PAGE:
UK drug giant GlaxoSmithKline received some good news this week as its blood disorder drug Revolade moved a step closer to gaining marketing approval in the Europe Union.

Advisors to the European Medicines Agency have issued a positive opinion for the approval of Revolade (eltrombopag) as an oral treatment for thrombocytopenia in adults with chronic immune thrombocytopenic purpura (ITP), pushing the drug a step closer to full approval in the region.

Specifically, the Committee for Medicinal Products for Human Use has recommended that Revolade be given the green light for the treatment of ITP in adult patients who have had their spleen removed and do not respond to other therapies, such as corticosteroids and immunoglobulins, and as a second-line therapy for patients in whom spleen removal is inappropriate.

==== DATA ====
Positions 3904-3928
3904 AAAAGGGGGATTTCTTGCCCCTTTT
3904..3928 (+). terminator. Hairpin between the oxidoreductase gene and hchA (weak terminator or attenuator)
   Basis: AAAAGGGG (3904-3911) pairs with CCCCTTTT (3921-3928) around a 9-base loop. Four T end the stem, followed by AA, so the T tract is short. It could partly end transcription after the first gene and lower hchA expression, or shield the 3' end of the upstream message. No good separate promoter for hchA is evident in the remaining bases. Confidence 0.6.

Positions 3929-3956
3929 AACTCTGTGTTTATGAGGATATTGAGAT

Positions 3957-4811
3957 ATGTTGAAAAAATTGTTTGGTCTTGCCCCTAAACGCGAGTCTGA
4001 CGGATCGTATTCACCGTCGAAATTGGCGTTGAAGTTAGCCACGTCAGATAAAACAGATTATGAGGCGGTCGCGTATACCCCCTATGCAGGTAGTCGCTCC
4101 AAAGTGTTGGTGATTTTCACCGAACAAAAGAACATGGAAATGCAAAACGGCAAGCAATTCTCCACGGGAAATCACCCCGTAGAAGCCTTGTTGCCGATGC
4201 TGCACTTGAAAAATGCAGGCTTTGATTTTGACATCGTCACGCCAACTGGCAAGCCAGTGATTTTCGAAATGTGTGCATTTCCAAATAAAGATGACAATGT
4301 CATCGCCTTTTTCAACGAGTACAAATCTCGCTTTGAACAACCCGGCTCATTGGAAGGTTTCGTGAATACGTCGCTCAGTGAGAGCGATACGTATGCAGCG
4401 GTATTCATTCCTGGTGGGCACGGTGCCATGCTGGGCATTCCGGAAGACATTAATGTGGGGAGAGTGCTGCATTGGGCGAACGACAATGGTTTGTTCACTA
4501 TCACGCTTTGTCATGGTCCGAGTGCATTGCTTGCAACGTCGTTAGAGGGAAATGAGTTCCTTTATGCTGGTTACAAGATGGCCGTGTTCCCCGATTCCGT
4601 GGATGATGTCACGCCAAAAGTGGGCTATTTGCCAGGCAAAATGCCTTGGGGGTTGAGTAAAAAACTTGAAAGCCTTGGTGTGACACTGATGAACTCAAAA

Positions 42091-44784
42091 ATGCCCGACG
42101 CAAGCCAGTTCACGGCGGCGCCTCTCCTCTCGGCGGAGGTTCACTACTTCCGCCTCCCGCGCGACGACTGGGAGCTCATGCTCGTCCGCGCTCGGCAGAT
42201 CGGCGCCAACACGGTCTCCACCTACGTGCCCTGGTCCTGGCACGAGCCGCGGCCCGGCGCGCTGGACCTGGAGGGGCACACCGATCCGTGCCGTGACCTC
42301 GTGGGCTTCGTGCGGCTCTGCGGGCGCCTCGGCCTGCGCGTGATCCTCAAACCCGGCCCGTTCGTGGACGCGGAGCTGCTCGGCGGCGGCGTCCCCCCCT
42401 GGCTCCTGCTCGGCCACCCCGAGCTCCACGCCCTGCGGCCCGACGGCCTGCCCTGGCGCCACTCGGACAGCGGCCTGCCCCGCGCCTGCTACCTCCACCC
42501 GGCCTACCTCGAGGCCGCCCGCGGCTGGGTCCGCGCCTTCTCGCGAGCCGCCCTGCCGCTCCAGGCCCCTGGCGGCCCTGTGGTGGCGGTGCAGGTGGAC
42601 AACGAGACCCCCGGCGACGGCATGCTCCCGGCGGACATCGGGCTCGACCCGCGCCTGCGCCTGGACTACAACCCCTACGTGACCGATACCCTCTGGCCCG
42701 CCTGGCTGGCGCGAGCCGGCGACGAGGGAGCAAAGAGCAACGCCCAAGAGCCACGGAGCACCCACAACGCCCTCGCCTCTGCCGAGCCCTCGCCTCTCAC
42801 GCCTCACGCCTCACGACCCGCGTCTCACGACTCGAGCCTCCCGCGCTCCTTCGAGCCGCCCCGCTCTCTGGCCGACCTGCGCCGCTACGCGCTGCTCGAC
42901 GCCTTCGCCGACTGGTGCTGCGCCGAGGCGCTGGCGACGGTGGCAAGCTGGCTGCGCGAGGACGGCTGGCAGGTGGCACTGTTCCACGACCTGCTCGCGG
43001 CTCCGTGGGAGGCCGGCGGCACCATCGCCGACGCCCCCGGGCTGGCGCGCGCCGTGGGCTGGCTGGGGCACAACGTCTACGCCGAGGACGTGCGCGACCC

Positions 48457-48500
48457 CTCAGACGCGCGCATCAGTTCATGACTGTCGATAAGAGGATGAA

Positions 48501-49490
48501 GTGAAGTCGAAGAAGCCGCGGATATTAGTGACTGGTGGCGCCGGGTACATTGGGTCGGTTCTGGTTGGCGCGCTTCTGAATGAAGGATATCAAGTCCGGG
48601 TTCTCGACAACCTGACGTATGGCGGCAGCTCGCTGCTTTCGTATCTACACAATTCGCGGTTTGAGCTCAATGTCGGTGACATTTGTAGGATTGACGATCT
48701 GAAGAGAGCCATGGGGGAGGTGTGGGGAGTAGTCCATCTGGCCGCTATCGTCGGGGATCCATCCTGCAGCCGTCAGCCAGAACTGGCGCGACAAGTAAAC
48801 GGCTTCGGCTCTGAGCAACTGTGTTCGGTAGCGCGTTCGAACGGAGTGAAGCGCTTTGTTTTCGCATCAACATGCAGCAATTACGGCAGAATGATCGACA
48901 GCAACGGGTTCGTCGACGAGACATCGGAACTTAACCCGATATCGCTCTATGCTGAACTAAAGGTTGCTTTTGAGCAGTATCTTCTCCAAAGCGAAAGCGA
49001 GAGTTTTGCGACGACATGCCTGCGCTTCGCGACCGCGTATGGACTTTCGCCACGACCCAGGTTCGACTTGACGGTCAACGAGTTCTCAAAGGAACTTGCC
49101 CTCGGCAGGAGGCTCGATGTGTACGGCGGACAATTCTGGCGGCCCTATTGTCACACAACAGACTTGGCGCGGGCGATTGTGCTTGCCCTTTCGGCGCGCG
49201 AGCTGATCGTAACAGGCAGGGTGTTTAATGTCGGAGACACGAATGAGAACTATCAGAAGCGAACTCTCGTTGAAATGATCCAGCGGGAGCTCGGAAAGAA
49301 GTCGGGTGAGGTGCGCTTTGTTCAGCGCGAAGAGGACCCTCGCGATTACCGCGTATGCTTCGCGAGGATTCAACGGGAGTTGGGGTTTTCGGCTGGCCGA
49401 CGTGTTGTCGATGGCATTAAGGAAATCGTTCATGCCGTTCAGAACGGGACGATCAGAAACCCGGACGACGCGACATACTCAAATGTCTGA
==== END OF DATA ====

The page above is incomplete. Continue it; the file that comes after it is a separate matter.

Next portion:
The decision came on the back of findings from a comprehensive clinical trial programme in which Revolade clearly demonstrated its potential benefits to patients with the disease, including: significant increases in platelet counts; a reduction in the incidence of bleeding; and an improvement in quality of life, compared with placebo (plus the standard of care). In addition, the drug was shown to be well-tolerated in patients and also lead to a dose reduction in concomitant medications, such as steroids, the firm said.

“Eltrombopag is an innovative treatment for thrombocytopenia in patients with chronic ITP…able to stimulate platelet production and reduce the risk of bleeding in a difficult-to-treat disease,” noted Paolo Paoletti, senior vice president and global head of oncology research and development at GSK.